The last NBA player to comeback from China is good…but he’s not that good.
Chandler was seen in the GM’s suite for Monday’s 103-101 OT win over the Memphis Grizzles and told Aaron Lopez of NBA.com that he would love a new deal with the Nuggets:
I like being in Denver. It’s a great team, a great young team. They’re playing hard. The injuries have been tough, but it’s still a pretty good team. I’m looking forward to being back.
Nuggets executive vice president of basketball operations Masai Ujiri went as far as to say “I hope we get him back.”
Wilson Chandler is visiting Toronto to discuss a possible pairing with the Raptors, according to his agent, Chris Luchey.—Sam Amick (@sam_amick) February 22, 2012
The 6’8’', 225-pound Chandler has averaged 13.9 points and 5.3 rebounds a game while providing strong defense in his four seasons in the league. He is a terrific fourth or fifth starter on a championship contender…but he isn’t an essential commodity. He is a luxury.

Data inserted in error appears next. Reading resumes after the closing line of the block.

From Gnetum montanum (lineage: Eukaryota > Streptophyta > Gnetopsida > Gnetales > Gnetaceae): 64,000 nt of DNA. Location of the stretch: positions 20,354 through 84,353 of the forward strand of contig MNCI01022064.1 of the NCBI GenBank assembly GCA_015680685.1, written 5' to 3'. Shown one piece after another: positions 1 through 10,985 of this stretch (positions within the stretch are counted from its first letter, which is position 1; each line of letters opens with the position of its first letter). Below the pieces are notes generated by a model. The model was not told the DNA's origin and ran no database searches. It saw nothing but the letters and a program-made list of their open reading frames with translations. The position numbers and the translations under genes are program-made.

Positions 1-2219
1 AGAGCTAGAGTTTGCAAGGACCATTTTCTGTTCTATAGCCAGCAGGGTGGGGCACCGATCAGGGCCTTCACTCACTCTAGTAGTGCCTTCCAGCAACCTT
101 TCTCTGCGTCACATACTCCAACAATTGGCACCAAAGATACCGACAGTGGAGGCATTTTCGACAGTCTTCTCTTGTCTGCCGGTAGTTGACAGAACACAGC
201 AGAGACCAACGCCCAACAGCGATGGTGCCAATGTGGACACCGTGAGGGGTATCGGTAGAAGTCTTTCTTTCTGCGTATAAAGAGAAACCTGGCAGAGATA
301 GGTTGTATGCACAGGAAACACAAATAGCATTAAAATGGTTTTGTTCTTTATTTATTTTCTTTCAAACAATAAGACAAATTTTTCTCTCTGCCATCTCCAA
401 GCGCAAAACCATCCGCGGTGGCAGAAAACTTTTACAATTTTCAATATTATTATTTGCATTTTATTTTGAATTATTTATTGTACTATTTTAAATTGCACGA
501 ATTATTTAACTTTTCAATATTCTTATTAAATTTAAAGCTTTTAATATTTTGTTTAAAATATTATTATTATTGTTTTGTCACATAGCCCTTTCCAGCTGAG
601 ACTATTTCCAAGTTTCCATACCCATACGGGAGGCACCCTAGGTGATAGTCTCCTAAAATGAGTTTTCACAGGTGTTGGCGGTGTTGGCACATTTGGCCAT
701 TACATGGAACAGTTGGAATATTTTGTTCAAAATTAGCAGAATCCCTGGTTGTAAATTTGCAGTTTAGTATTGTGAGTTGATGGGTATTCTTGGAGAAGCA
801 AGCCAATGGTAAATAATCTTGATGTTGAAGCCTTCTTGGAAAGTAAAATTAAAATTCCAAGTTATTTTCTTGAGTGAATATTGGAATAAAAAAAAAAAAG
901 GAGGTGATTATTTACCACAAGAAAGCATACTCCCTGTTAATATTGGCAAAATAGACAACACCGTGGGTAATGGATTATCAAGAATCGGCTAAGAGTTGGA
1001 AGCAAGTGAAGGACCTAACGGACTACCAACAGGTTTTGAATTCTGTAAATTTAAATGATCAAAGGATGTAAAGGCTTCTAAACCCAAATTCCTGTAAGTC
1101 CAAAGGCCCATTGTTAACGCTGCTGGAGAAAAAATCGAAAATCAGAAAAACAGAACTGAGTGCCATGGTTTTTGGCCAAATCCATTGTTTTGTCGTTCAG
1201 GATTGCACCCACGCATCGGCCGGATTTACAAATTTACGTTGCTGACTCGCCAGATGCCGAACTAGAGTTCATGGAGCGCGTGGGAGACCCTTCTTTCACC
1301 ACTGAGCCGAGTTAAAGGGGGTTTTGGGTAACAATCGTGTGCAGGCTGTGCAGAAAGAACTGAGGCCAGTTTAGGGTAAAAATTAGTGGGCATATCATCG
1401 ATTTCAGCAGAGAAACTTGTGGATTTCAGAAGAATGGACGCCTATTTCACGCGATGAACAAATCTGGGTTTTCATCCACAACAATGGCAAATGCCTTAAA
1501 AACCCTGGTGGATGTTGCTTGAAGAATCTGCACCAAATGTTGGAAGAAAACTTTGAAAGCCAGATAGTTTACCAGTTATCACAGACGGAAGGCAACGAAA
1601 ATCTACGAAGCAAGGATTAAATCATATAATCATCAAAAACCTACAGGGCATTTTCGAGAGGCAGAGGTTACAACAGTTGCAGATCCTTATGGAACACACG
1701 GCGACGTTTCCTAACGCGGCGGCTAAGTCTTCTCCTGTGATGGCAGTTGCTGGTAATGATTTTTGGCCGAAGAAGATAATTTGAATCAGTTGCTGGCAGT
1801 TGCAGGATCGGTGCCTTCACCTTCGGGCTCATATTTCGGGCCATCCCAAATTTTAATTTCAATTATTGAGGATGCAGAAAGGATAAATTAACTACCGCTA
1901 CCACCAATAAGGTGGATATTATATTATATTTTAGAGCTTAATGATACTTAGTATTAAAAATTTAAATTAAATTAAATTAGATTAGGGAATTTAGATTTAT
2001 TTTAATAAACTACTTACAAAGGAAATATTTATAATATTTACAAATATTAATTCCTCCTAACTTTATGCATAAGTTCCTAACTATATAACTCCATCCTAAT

His shooting percentage is 45; he isn’t a playmaker and isn’t exactly a unique service in the NBA. The Nuggets are already 10 players deep and don’t have a ton of minutes for him unless they make a trade (Chris Anderson?) before the March 15 deadline.
The Nuggets are currently in the midst of a 4-10 skid as Nene, Danilo Gallinari, Ty Lawon and Rudy Fernandez nurse various ailments and need Chandler right this second.
But Chandler still hasn’t been granted his release from the Zhejiang Lions and likely won’t be able to play for at least another one or two weeks if not longer.
On the Raptors, Chandler could instantly start and play 35 minutes a game, but his role in Denver would be nothing more than something in the 10 point, three rebound neighborhood.
That’s not worth a multi-year deal worth $8 million per season.
Is Wilson Chandler Worth a Long-term Deal?
Unless the Raptors are just bluffing and the Nuggets can sign him for a low-risk deal for the rest of the season, Chandler isn’t the guy to save The Mile High City. There is no need to further tie up the payroll after already giving big money to Gallinari, Nene and Arron Afflalo in the offseason.
It’s no secret they need a star, somebody that can take and make the final shot with the game on the line. Right now it’s an Achilles' heel that Chandler won’t be able to fix. Denver needs to save up now and figure out how to acquire one.
In the NBA, it’s all about stars and having one with three good role players beats having seven capable starters.